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Union jacks for royal wedding
Reuters/Henry Nicholls
Pageantry.
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It’s hard to tell if it’s Americans or Britons who care more about Britain’s Royal Wedding

By Rosie Spinks

The Union Jacks are strewn above Regent Street and the commemorative tea cups are out, but according to a new poll from YouGov, the respected UK polling firm, Brits are feeling pretty meh about the impending wedding of Meghan Markle and Prince Harry. Roughly two thirds (66%) of British respondents said that they are not interested in Saturday’s wedding—with 60% saying they will carry on with the weekend as usual.

In addition, unlike when Prince William and Kate Middleton tied the knot, fewer Britons are bringing out the celebratory Pimms and twee cloth bunting for weekend street parties or village fêtes. The Independent noted that that applications for road closures received by local councils declined considerably compared to the last royal wedding in 2011. As the Independent noted, “Hertfordshire, declared the ‘street party capital’ of the UK for mustering the highest county total of 298 celebrations in 2011, is down 83 per cent to 51 street parties in 2018.” Where is their sense of pageantry!

But on the other side of the Atlantic, it feels like another story. An Ipsos poll released this week said that one in three Americans are interested in Saturday’s wedding. A report in the Guardian noted that the advertising spend and media coverage devoted to the affair is looking like it might outpace former royal nuptials.

Viewership for Meghan and Harry’s wedding is expected to exceed the 23 million Americans who tuned into Will and Kate’s, while US networks are expected to rake in $100 million in ad dollars thanks to the American almost-princess. Meanwhile, the major networks are sending over their top talent (Anderson Cooper, Savannah Guthrie, Megyn Kelly, and Christiane Amanpour to name a few) and the ceremony will, for the first time, be live-streamed in 200 movie theaters across the US.

New York media—which of course is in no way representative of America, but still—has been in a royal-induced tizzy for weeks now. The New York Time Styles section has written no fewer than 20 Royal Wedding pieces in the past six weeks covering everything from race to champagne to getting married in a castle. New York Magazine’s The Cut has a dedicated Royal Wedding expert and has turned the entire affair into something resembling an aristocracy-themed season of The Bachelor. It’s been so extreme that some British journalists are confused as to why, exactly, America is so obsessed.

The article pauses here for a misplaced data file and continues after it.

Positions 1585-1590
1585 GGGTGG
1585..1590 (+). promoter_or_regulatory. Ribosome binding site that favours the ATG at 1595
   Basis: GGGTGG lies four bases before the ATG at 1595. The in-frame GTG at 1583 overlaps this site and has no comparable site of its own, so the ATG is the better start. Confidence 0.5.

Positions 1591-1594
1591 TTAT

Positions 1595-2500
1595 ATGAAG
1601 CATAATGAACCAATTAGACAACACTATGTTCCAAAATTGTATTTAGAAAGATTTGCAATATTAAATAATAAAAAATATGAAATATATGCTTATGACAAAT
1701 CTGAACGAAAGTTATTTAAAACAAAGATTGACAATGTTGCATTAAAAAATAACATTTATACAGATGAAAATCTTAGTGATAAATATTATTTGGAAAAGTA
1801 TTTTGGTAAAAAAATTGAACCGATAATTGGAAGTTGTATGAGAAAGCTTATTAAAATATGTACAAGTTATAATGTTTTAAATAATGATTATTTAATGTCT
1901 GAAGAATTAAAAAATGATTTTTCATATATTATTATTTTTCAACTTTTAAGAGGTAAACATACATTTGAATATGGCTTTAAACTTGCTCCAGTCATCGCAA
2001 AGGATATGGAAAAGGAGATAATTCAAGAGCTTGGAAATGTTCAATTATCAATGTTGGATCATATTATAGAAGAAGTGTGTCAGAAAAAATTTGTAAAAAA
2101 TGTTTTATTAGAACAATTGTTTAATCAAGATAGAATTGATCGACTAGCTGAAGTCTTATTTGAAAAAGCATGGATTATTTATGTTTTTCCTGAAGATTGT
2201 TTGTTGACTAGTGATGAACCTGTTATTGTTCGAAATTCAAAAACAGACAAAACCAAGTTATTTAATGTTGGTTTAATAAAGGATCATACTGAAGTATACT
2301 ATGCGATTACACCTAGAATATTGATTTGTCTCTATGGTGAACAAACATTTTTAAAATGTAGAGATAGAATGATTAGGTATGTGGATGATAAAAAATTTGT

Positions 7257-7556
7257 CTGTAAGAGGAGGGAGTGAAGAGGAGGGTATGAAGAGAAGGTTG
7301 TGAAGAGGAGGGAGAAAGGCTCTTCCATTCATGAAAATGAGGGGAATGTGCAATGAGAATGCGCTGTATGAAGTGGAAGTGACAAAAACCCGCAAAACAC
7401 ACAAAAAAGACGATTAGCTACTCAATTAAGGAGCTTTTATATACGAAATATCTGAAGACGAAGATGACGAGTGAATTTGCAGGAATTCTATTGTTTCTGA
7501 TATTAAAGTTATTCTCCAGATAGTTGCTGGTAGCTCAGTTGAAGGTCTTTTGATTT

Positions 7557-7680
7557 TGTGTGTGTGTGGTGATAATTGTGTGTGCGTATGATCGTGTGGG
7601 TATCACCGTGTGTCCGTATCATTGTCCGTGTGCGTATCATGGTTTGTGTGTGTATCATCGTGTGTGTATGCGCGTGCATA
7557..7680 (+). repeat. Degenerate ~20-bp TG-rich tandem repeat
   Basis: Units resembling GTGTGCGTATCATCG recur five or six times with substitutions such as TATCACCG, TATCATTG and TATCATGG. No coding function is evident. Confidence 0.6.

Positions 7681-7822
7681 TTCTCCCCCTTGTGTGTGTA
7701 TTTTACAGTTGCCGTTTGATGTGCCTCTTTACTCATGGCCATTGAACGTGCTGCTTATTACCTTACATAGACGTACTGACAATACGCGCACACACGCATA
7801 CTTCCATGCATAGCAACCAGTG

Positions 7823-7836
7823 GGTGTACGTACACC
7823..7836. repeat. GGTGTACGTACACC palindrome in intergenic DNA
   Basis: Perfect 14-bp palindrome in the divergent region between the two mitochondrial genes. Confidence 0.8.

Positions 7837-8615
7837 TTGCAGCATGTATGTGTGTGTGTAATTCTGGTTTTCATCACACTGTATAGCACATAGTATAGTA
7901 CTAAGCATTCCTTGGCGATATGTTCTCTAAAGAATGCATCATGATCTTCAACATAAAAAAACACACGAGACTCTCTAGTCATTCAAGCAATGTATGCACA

There are some potential reasons for the perceived lack of interest on one side of the pond and the spike on the other. In the UK, the government opted not to give Britons a public holiday in honor of Meghan and Harry’s marriage. This is standard for a royal who is not in direct line to the throne, but it would’ve been the only surefire way that the activity of royals would harbor good will amongst their subjects. In addition, the ceremony is Windsor, not in London, meaning buzz in the capital is less than it was for Will and Kate’s (for which Britons got a Friday off). Finally, there is the significant swath of Britons who, far from seeing Saturday as a fairy tale, are against the concept of the monarchy altogether.

Meanwhile, in the US, the Americans finally have a skin in the game, one who is not only a famous actress but a norm-breaking mixed race one at that. In addition, says a source told the Guardian, the popularity of Netflix’s series The Crown primed audiences for a renewed interest in the Royal Family. And perhaps most of all? In this moment of endless Trump news, everyone might just be desperate to tune into a current event that is not politically divisive in tone.